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In Long Branch, specter of gentrification looms as plans move ahead

December 13, 2010 - 01:08 PM
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Long Branch
Local business owner Jose Rodriguez shares his concerns about changes to Long Branch during a Dec. 9 meeting. (Photo: TBD Staff)

The Purple Line will change Long Branch, that's for certain. The area will have two stops on the mass transit line and talk of reinvestment around those stops has been going on for years.

But now that there is finally some movement to plan that reinvestment (granted, it's in the form writing a sector plan), planners will have to tackle an inevitable question: how do you make a community vastly more desirable to live in while still keeping it affordable?

In other words, how do you reinvest without gentrifying?

That seems to be the balance that Montgomery County planners want to strike with their initial recommendations [PDF] for a sector plan, which they laid out during a Dec. 9 community meeting. Their ideas, which they garnered from community feedback sessions, will be used to write the plan. The gist of the recommendations is to preserve housing affordability, improve pedestrian mobility and mass-transit access, and create mixed-use zones to spur reinvestment in commercial areas.

“The key to this vision and what we heard from the community is building on what's the existing base now, and basically the vision is a mixed-use community that keeps its multicultural identity,” planner coordinator Kathleen Reilly said during a Dec. 9 community meeting on the plan. “They want to be transit-oriented and looking forward to the enhancement with the Purple Line, but they want to preserve the existing businesses and protect affordable housing.”

Long Branch has never had a sector plan, and getting one is kind of a big deal; it means development in the area gets targeted and specialized attention (no more living in downtown Silver Spring's shadow). This plan will provide analysis and recommendations on how to develop Long Branch, and planners will turn to those recommendations for the next 15 to 20 years to help them make decisions on what projects to approve or what to require of developers.

And yes, Montgomery County does require new developments to set aside a portion of their units for affordable housing, but still, the county as a whole isn't exactly the cheapest place to live in the D.C.-metro area. Long Branch is one of its last bastions of affordability, so longtime residents are rightfully fearful that they could be pushed out with renewed reinvestment.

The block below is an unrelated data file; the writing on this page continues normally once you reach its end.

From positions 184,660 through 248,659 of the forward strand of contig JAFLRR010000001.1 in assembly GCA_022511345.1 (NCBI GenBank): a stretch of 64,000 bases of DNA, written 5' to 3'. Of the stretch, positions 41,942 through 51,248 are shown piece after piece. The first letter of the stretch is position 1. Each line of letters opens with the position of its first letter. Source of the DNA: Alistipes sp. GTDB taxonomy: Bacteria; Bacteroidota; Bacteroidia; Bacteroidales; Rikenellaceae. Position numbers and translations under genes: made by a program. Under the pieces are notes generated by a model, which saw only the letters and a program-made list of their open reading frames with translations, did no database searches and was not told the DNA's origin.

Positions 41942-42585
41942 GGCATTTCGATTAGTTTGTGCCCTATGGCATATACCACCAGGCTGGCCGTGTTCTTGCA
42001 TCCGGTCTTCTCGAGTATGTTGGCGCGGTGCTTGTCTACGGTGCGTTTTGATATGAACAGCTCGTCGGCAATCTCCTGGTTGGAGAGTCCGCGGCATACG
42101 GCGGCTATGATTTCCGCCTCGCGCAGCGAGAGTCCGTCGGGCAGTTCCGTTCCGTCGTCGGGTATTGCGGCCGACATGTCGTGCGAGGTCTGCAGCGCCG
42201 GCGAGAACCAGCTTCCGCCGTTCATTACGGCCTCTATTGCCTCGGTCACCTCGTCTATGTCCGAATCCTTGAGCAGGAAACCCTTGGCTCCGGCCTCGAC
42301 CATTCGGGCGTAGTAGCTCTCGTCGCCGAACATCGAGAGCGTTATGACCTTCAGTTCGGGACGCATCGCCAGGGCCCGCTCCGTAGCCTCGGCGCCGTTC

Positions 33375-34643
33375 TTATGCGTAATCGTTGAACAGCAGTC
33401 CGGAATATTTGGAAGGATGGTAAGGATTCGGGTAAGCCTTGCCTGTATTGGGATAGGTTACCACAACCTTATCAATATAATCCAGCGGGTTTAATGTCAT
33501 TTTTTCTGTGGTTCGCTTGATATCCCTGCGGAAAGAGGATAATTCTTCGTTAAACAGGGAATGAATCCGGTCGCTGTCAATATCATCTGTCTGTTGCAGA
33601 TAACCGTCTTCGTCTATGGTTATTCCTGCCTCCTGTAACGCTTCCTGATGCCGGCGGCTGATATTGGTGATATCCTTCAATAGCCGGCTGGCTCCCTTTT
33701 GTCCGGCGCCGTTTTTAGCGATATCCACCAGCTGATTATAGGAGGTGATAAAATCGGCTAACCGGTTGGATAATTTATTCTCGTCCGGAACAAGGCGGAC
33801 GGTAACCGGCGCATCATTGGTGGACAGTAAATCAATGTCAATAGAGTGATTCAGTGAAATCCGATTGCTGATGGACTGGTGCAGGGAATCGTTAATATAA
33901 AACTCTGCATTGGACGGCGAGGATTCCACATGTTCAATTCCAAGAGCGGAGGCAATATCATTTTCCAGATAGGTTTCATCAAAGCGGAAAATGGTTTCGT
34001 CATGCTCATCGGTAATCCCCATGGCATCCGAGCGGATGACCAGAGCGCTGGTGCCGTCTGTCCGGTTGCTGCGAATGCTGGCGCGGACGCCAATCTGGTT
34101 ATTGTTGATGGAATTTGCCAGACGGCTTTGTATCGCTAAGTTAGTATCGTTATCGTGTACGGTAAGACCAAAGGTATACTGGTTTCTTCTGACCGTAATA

Alba Moreno has lived in Croydon Manor for five years now and spoke on behalf of her tenants' association on Dec. 9.

"The community wants to stay in this building and we don’t want this building to be destroyed," she said in Spanish. “Your recommendations say that the affordable residences will stay, but you’re not giving us specific details on how these affordable buildings are going to come to be.”

In fact, the lack of specifics is what has so many residents miffed. CASA de Maryland attorney Zorayda Moreira-Smith has been meeting with numerous small business owners and apartment dwellers. She said during the Dec. 9 meeting that while the planners recommend keeping housing affordable, they also call for the creation of new housing near the Purple Line which could attract professors and others from the University of Maryland.

"It’s indicative that the plan’s focus is not to protect affordable housing, but attract new residents," Moreira-Smith said.

Other recommendations in the plan include creating two commercial centers that allow five to six-story buildings and the possible historic designation of the Flower Avenue Shopping Center and Theater.

But all these recommendations, as Reilly said, "is just a tip of the iceberg." Planners still have yet to submit their draft to the Planning Board, which is supposed to happen this winter or spring. Then, comes the public hearings and work sessions. The board won’t send its final draft to the County Council until fall 2011.



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